For years, companies have required that new employees sign covenants not to complete as a way blocking them from seeking work with competitors. If taken to an extreme, these provisions can substantially limit employment opportunities for workers in their chosen field within their own locality. As of 2020, Virginia law now protects “low wage” employees from being restricted in their future employment.
As defined by the statute, a “covenant not to compete” means a covenant or agreement, including a provision of a contract of employment, between an employer and employee that restrains, prohibits, or otherwise restricts an individual’s ability, following the termination of the individual’s employment, to compete with his former employer. the new lay strictly prohibits employers from requiring or enforcing non-competes for low wages employees and provides a private cause of action for violations.
A “low wage employee” means an employee whose average weekly earnings are less than the average weekly wage of the Commonwealth as determined pursuant to subsection B of § 65.2-500. In 2022, that number was set at $1,290 or $67,080 annually.
Not everyone is covered by the new law. Besides those who earn in excess of the threshold, the law does not cover persons whose earnings are derived primarily from sales commissions, incentives, or bonuses paid to the employee by the employer. The law also does not apply retroactively to persons who signed non-competes prior to 2020.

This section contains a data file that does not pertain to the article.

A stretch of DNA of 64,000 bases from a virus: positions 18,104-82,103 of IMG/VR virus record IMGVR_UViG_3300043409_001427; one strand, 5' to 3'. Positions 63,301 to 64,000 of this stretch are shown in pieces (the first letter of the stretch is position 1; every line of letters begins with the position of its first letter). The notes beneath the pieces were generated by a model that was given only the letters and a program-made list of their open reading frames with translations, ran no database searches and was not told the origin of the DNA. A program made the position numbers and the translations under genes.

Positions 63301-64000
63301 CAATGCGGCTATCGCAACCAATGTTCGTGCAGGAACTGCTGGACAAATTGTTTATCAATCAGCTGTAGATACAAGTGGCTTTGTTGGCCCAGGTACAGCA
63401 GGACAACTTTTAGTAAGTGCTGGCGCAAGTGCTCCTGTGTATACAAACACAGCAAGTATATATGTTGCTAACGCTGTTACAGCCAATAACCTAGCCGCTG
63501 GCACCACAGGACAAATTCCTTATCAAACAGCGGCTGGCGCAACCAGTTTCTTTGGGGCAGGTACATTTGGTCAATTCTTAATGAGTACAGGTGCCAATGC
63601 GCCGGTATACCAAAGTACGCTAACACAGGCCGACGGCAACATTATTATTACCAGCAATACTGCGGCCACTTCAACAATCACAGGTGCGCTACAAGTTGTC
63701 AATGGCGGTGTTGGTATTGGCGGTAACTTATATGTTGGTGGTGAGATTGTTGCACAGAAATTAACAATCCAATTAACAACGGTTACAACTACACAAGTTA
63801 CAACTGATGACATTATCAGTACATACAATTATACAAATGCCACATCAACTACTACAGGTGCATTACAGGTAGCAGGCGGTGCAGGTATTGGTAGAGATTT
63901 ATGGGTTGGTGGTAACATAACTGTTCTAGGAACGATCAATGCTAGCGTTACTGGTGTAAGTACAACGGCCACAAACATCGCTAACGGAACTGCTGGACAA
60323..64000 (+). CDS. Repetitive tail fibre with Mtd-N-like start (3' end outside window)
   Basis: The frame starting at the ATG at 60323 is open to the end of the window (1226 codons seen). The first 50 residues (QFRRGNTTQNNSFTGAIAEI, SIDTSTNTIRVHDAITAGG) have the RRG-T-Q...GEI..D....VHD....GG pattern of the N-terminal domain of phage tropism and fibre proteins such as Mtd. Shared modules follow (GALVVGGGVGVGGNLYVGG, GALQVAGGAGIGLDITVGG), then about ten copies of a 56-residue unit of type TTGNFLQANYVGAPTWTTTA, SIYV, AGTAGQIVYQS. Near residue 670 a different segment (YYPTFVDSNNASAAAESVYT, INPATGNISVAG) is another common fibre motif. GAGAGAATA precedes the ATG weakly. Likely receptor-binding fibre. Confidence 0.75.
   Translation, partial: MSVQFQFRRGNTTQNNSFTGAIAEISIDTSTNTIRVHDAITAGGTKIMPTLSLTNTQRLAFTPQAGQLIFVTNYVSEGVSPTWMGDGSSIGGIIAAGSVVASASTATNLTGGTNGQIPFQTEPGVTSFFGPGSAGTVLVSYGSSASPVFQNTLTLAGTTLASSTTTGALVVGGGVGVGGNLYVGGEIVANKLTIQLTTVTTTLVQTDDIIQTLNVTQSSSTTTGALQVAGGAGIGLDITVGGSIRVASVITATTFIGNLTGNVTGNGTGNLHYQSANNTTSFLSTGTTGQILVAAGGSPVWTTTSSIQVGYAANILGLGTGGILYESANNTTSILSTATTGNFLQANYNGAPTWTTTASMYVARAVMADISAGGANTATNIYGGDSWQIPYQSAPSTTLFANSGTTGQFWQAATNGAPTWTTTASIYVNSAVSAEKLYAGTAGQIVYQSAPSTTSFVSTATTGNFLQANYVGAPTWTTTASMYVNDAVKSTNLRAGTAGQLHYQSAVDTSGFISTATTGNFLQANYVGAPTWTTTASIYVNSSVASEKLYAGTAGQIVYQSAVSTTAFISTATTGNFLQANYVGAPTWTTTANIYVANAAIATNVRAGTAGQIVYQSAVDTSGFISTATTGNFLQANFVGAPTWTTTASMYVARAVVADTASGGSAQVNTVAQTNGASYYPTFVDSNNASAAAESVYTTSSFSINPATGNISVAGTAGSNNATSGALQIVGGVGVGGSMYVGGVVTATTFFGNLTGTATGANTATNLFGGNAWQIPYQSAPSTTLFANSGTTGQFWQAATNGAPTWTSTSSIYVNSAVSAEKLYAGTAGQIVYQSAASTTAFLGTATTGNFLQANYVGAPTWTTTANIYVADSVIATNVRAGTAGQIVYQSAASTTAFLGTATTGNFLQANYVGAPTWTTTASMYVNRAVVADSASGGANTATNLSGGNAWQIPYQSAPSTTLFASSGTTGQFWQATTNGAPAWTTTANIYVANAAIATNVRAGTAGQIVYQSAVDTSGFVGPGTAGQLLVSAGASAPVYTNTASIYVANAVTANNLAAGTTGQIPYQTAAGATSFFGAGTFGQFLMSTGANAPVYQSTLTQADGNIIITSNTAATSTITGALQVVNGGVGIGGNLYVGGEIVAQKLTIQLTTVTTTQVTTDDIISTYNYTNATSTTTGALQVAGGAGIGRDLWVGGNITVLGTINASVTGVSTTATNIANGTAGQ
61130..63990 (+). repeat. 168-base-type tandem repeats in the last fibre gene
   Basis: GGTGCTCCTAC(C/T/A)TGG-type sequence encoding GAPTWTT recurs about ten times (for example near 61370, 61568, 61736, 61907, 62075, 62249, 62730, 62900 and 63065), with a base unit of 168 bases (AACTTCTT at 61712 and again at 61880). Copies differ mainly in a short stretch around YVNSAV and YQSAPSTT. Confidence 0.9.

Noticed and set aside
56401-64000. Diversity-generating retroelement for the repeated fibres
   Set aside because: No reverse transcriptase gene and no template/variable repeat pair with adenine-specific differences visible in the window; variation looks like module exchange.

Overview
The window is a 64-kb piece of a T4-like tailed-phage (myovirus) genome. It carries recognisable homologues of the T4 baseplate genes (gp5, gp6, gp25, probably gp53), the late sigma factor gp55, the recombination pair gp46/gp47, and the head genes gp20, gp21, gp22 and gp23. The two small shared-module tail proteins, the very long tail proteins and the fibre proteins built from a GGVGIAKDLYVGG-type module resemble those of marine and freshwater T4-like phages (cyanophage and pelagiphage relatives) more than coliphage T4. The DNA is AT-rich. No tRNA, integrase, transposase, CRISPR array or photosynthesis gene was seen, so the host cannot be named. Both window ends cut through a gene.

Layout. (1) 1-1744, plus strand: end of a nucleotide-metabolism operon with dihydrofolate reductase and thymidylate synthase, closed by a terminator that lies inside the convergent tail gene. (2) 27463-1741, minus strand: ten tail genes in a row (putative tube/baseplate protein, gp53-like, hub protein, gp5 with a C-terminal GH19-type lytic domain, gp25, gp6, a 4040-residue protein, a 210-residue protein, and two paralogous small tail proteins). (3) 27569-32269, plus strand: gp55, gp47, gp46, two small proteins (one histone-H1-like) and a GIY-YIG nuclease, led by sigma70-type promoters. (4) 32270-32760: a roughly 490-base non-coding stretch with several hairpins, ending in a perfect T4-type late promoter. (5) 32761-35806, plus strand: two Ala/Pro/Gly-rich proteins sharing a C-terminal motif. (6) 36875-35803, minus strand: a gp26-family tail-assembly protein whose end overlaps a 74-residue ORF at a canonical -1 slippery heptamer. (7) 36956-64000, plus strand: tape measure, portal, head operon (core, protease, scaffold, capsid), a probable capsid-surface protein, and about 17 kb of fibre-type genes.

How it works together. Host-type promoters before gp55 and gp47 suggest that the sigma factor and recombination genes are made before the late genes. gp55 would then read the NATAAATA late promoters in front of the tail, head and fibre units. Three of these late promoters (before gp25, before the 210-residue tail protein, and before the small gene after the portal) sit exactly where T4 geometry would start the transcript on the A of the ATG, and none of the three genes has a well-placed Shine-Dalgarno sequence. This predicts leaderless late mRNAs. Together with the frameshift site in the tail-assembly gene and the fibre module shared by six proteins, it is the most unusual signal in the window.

Non-competition agreements, AKA non-competes, are presently enforceable in Virginia provided that they are drafted in terms that are reasonable with regard to duration, geography and scope. [Update: Virginia law now limits non-competes to employees meeting higher wage thresholds. 2020]. When a non-compete is facially unreasonable because it is vague or overbroad with regard to one of those components, Virginia Courts will refuse to enforce the entire restrictive covenant.
Enter the concept of “Blue Penciling … Blue Penciling is a practice where a Court can in effect redraft or “limit” unreasonable terms of an agreement in a manner that would make the agreement otherwise acceptable and enforceable. Virginia Courts have never endorsed this practice, though it is permitted in other states. As a result, Virginia employers typically do not get a second chance to reform an unreasonable agreement.
Enter the concept of “Choice of Law” … Virginia law does permit contracting parties to elect or choose the law of the State that applies to their contract, provided that it does not offend Virginia public policy. In the case of Edwards Moving and Rigging, Inc. v. W.O. Grubb Steel Erection, Inc., the Richmond U.S. District Court was presented with a non-competition agreement that stipulated to the application of Kentucky law – a State that does permit Blue Penciling. While the Court was not asked to reform the agreement in the context of a 12(B)(6) Motion to Dismiss, it did hold that Kentucky’s Blue Penciling policies were not repugnant to the public policies of Virginia, thereby opening the possibility that a Virginia Court could consider Blue Penciling at a later stage in application of Kentucky law.